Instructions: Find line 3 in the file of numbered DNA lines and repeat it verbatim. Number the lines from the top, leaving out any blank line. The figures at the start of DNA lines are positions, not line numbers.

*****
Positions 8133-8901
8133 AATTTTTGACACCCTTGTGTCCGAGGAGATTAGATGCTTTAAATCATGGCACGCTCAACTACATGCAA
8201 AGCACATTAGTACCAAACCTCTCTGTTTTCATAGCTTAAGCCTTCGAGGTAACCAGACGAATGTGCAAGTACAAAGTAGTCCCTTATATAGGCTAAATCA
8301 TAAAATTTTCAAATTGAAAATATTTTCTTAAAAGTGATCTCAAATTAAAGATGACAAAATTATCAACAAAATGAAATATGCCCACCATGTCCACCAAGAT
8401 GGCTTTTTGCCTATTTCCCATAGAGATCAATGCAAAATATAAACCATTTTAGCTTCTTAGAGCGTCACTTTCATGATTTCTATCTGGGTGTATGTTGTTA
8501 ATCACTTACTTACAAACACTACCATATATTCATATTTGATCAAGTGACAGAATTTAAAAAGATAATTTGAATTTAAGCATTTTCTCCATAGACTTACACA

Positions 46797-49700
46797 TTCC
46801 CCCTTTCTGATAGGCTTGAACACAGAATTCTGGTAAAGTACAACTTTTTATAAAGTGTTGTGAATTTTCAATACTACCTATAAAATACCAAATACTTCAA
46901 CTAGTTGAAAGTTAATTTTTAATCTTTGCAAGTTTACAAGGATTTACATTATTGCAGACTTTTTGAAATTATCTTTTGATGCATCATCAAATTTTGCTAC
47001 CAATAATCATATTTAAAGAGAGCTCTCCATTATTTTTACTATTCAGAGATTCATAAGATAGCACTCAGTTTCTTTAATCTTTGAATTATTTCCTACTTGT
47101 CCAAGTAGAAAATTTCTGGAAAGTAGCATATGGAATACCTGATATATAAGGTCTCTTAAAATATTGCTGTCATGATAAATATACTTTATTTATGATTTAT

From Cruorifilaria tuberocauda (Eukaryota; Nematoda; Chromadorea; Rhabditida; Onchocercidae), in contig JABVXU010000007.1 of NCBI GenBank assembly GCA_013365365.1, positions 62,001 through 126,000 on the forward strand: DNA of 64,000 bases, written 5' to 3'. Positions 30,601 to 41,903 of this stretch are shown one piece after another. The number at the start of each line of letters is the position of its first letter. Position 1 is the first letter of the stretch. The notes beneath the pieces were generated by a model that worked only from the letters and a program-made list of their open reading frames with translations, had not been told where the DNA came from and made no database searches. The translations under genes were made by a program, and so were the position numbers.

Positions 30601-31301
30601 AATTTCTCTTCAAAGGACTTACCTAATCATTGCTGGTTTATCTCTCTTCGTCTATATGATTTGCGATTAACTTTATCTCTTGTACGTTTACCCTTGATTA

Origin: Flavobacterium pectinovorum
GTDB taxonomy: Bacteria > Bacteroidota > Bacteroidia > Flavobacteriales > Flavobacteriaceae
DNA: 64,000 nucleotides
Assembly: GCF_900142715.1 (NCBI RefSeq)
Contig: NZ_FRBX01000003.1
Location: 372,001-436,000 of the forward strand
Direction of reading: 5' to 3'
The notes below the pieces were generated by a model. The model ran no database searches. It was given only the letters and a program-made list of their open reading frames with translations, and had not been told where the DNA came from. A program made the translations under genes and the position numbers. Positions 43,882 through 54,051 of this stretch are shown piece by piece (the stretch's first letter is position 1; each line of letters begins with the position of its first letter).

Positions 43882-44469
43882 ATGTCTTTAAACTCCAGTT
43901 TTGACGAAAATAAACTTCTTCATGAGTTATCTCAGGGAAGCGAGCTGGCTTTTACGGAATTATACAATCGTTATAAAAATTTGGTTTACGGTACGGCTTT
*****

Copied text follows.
8201 AGCACATTAGTACCAAACCTCTCTGTTTTCATAGCTTAAGCCTTCGAGGTAACCAGACGAATGTGCAAGTACAAAGTAGTCCCTTATATAGGCTAAATCA